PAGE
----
UK Political Parties’ Positions on 5G?

With the UK looking set to field candidates in next month’s European Parliament elections, and a possible snap General Election related to that, what are the main political parties’ positions on 5G and its related technologies?

The obvious answer would be that all the major parties are taking orders from elsewhere to support everything to do with 5G and development of an Internet of Things. Witness the simultaneous rollout of 5G in nearly every country on the world map and it becomes apparent that higher entities control this world.

Indeed, look at the Brexit fiasco itself – where Britain voted to leave the European Union in June 2016 yet here we still are nearly three years later – to see that our politicians hold no power but instead carry out the wishes of barely hidden supranational interests.

United Kingdom Independence Party (UKIP)

So it  was interesting to see UKIP London Assembly Member David Kurten publicly criticise 5G in a post on Twitter yesterday:

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However, although UKIP is consistent in being critical of so-called man-made “climate change”, usually for reasons of economics, scouring the party’s website does seem to reveal nothing relating to 5G or the Internet of Things.

I’m currently waiting for Mr. Kurten to respond to my request for more information.

Conservatives, Labour and the Liberal Democrats

Ed Wiseman wrote a great article published in the Telegraph on June 8, 2017 – just before the last UK General Election – where he outlined the main parties’ positions on wireless technology.

Wiseman reported:

  • The Lib Dems are very much onboard with Agenda 2030 in supporting development of infrastructure for electric vehicles.
  • “The Labour manifesto promises that ‘all major roads and railways” will have “uninterrupted 5G coverage’. 5G is the next generation of mobile internet […] and will enable the growth of new car technology. In particular, driverless cars are likely to depend on 5G – this application is likely to drive significant investment in improved connectivity.”
  • “‘We [Conservatives] are leading the world in preparing for autonomous vehicles,’ booms the Conservative manifesto. We can’t vouch for the validity of that statement, and it’s immediately followed with a promise to ‘press ahead with our plans to use digital technology to improve our railways, so that our roads and tracks can carry more people, faster, more safely and more efficiently'”.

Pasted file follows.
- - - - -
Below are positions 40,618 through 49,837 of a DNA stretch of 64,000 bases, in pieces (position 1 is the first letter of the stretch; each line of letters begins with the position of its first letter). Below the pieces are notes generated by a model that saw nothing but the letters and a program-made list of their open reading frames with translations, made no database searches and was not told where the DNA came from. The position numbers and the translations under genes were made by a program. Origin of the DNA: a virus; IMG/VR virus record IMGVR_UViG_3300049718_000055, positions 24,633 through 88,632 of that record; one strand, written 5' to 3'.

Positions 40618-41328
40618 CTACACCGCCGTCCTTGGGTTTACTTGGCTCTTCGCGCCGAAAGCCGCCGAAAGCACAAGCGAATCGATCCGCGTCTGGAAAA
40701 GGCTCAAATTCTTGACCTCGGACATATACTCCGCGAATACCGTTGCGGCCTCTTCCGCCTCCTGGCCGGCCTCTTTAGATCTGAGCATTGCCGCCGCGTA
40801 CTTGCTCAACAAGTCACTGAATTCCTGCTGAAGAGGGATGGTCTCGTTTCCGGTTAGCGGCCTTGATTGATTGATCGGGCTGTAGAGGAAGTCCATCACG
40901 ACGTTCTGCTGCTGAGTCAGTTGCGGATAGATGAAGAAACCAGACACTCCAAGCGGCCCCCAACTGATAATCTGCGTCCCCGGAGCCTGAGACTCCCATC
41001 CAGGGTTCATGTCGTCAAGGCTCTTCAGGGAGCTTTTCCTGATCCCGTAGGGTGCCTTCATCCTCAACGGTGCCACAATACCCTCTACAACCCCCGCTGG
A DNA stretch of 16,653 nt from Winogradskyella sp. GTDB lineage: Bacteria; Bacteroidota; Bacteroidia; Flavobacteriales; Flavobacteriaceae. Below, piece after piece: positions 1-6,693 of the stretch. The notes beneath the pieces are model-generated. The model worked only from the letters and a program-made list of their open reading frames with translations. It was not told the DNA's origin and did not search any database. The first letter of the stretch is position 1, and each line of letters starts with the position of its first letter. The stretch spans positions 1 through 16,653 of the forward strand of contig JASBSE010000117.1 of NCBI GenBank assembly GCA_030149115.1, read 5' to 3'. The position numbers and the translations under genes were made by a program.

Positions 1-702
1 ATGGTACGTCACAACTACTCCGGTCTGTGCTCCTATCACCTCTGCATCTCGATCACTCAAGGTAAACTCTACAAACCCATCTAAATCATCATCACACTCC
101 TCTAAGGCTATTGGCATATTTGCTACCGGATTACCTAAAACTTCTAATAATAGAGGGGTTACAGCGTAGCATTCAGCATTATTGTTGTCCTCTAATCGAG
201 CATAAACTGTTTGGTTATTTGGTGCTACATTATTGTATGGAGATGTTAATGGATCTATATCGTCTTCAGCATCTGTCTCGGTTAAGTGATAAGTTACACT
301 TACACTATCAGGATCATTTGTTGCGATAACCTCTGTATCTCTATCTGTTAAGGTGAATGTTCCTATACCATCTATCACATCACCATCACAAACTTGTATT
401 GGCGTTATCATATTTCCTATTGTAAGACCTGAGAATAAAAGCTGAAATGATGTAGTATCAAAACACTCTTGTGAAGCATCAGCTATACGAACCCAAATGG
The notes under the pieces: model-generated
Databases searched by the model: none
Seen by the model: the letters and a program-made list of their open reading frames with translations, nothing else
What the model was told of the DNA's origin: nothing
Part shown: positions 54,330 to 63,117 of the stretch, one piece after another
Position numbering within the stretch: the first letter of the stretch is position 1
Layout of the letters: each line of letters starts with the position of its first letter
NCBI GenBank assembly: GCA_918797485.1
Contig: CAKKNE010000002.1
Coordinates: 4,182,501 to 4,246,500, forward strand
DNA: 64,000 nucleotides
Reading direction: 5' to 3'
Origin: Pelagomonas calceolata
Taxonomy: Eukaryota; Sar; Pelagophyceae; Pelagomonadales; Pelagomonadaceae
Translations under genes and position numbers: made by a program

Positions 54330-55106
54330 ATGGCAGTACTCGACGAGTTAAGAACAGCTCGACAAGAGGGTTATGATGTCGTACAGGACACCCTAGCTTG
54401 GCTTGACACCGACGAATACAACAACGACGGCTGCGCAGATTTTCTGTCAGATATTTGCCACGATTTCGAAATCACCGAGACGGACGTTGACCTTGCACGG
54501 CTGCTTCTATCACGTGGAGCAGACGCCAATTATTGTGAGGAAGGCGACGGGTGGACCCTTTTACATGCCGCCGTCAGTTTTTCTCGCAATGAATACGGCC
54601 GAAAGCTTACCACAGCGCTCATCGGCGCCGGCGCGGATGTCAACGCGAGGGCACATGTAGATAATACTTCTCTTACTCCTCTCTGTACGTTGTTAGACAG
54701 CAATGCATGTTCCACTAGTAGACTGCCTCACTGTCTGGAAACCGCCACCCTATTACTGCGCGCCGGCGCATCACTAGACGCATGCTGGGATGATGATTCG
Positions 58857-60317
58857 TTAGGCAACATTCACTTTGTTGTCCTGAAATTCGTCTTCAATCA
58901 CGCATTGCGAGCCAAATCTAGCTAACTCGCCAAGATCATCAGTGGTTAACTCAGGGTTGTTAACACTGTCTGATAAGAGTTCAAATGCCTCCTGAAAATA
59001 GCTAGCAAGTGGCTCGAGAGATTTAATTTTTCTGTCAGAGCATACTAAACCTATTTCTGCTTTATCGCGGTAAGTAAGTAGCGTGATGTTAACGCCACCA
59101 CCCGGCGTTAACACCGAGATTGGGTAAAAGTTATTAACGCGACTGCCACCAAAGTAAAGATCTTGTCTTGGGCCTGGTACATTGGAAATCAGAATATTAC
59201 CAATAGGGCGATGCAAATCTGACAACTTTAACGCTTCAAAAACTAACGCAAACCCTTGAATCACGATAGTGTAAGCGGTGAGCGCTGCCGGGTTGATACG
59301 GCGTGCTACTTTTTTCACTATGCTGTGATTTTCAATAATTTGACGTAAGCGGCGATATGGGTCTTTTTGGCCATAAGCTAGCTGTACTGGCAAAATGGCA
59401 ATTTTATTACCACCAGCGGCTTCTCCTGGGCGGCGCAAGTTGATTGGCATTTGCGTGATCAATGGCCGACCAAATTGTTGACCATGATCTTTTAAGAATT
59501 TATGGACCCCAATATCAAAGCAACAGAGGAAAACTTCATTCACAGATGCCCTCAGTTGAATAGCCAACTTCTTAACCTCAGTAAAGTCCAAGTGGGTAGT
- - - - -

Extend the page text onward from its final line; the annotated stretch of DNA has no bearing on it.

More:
Those are just brief excerpts from Wiseman’s Telegraph article, which you can read here in full and where he provided more evidence than the above to confirm that the three main parties vibrate on the same digital frequency.

Other parties

The UK Green Party is of course fully behind Agenda 2030 – a population control and reduction matrix that will rely on 5G technology (and our cooperation in adopting it).

Nigel Farage’s new The Brexit Party seems to have no policies at all except for ensuring Britain actually does leave the European Union.

Waste of time?

It will be interesting to see if UKIP develops a policy on 5G. But David Kurten does appear to be a lone voice – so far.

Perhaps it’s worth putting pressure on the party to adopt a clear position that reflects what many of us are saying about not wanting wireless technology encroaching on our lives and damaging public health any more than it does already.

In terms of the main parties, it does seem chillingly clear that emailing, leafleting or otherwise contacting them will be a total waste of time.

Whether Britain makes a clean exit from the European Union remains yet to be seen. That piece of theatre is surely to God approaching its final act.

But breaking free of 5G and other hazardous wireless technology really must not be allowed to depend on seemingly intentional inaction from our political classes.